Monthly Archives: January 2016

Study day on ‘Brigg Fair’

This exciting event for Year 12 students considering studying Music at university is FREE and now open for booking.

Year 12 Music Study Day – Delius’s Brigg Fair: an introduction to studying Music at university

Merton College in collaboration with the Faculty of Music, University of Oxford

Organisers: Professor Daniel Grimley and Dr Joanna Bullivant

Friday 18 March 2016

One of the aspects of studying Music at university that can be daunting for prospective students is musical analysis. This can involve not only understanding how music works, but connecting that information to what we know about a composer, the historical context of a work, and other music being written at the same time. This study-day, aimed at Year 12 A Level Music students, will help students to learn more about undergraduate analysis and music history, using the case-study of the English composer Frederick Delius and his orchestral work Brigg Fair. With the help of Oxford academics currently carrying out a research project on Delius, students will experience a lecture on the work and then be aided in carrying out some of their own analysis. Lunch will be provided at Merton College, along with a tour of the college and an admissions talk at the end of the day. This is an ideal opportunity to learn more about a fascinating composer, and get a first-hand impression of what it is like to study Music at university.


9.30-10.00 Arrival at the Faculty of Music

10.00 Lecture on Delius’s Brigg Fair with Professor Daniel Grimley

11.00 Brief tour of library; group work on analysis of Brigg Fair

12.00 Lunch in Hall at Merton College followed by tour of college by current undergraduates

13.30 Return to Faculty; complete group work on Brigg Fair

14.30 Plenary session: reporting on group work, conclusions

15.30 Oxford admissions talk- opportunity to ask questions

16.30 Depart

Preparation: Participating students are asked to listen to the work with the score in advance of the day. The score is available as a free download online at,_Frederick)

Application form:

This form should be completed by a school/college rather than by individual students. Up to three Year 12 Music A Level students can attend from each school/college, subject to availability. Students can attend by themselves or with a teacher.

If you have any queries about the content of the day, please direct them to: Alternatively any queries about the practical arrangements should be directed to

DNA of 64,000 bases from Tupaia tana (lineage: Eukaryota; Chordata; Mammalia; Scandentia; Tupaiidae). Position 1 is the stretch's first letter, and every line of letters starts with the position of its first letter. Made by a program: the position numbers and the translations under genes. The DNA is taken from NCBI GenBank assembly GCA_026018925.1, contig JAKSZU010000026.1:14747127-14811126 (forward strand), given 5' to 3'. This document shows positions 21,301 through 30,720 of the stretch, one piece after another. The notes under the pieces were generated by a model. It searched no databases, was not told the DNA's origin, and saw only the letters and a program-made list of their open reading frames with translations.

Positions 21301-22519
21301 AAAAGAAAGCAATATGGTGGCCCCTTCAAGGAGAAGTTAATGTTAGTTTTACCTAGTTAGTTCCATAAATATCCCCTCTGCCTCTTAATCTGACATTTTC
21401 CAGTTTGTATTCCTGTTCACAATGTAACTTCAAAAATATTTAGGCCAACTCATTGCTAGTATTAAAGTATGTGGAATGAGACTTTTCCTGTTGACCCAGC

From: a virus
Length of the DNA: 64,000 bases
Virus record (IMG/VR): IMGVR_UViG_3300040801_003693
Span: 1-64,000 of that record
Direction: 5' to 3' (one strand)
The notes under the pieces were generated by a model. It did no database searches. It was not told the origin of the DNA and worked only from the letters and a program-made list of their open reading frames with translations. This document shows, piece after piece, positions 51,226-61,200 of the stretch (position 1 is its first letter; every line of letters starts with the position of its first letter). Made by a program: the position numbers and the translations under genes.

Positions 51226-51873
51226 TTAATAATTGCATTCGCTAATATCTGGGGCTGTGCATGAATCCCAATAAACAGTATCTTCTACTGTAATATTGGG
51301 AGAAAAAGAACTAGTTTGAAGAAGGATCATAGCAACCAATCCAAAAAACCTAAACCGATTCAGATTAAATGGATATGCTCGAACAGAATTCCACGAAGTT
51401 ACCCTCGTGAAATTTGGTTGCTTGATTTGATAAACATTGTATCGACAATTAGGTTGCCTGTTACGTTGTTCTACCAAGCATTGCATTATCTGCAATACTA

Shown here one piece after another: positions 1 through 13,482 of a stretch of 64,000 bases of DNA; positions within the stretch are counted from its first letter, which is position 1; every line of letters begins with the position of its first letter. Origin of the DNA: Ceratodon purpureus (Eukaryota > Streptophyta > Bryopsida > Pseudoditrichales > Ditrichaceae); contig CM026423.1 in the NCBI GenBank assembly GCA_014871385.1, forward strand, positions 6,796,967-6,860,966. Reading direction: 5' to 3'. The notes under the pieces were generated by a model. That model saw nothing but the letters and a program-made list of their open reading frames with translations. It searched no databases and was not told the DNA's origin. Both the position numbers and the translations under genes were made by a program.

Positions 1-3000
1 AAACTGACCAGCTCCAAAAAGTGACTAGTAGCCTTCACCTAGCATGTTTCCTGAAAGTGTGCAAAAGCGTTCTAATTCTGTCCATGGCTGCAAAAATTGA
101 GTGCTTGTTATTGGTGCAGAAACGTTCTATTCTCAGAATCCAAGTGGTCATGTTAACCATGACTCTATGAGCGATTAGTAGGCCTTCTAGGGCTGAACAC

‘L’Entente cordiale’

On the 25th November the Villiers Quartet performed a wonderful programme of string quartets by Delius, Fauré, and Elgar, alongside the original ‘Late Swallows’ slow movement of the Delius quartet. The event marked the start of the Villiers’ three-year residency at the Music Faculty of the University of Oxford. Professor Daniel Grimley began the evening with a pre-concert talk that situated all three quartets within their historical context of musical upheaval, trauma, and war. All three composers were creating their works at a time when Schoenberg and Bartók were redefining the genre. The Fauré E minor quartet (1924) is a late work completed after World War One, full of subdued intensity and intimacy. Both the Elgar (1917) and Delius (1916-17) quartets were composed in rural seclusion, but in full proximity to war. While Elgar could hear the guns on the Western Front from ‘Brinkwells’, the cottage in Sussex in which he composed a selection of important late works, Delius had returned to his house in Grez following his forced migration from the approach of the German army at the start of the war.

The Villiers Quartet brought out the collective character of mourning and intimacy in the works, as well as their individual differences, superbly. In the Delius and Elgar quartets in particular, the range and subtlety of expression in each work was evident. The original ‘Late Swallows’ movement, heard for the first time in 99 years, was haunting, while the last movement, performed at a more languid tempo than is sometimes the case, maintained the intensity of the work as a whole. The concert was a memorable opening to what promises to be an exciting collaboration between the Faculty and the Villiers Quartet.

A podcast of highlights of Professor Grimley’s talk and excerpts of the original ‘Late Swallows’ movement is available here.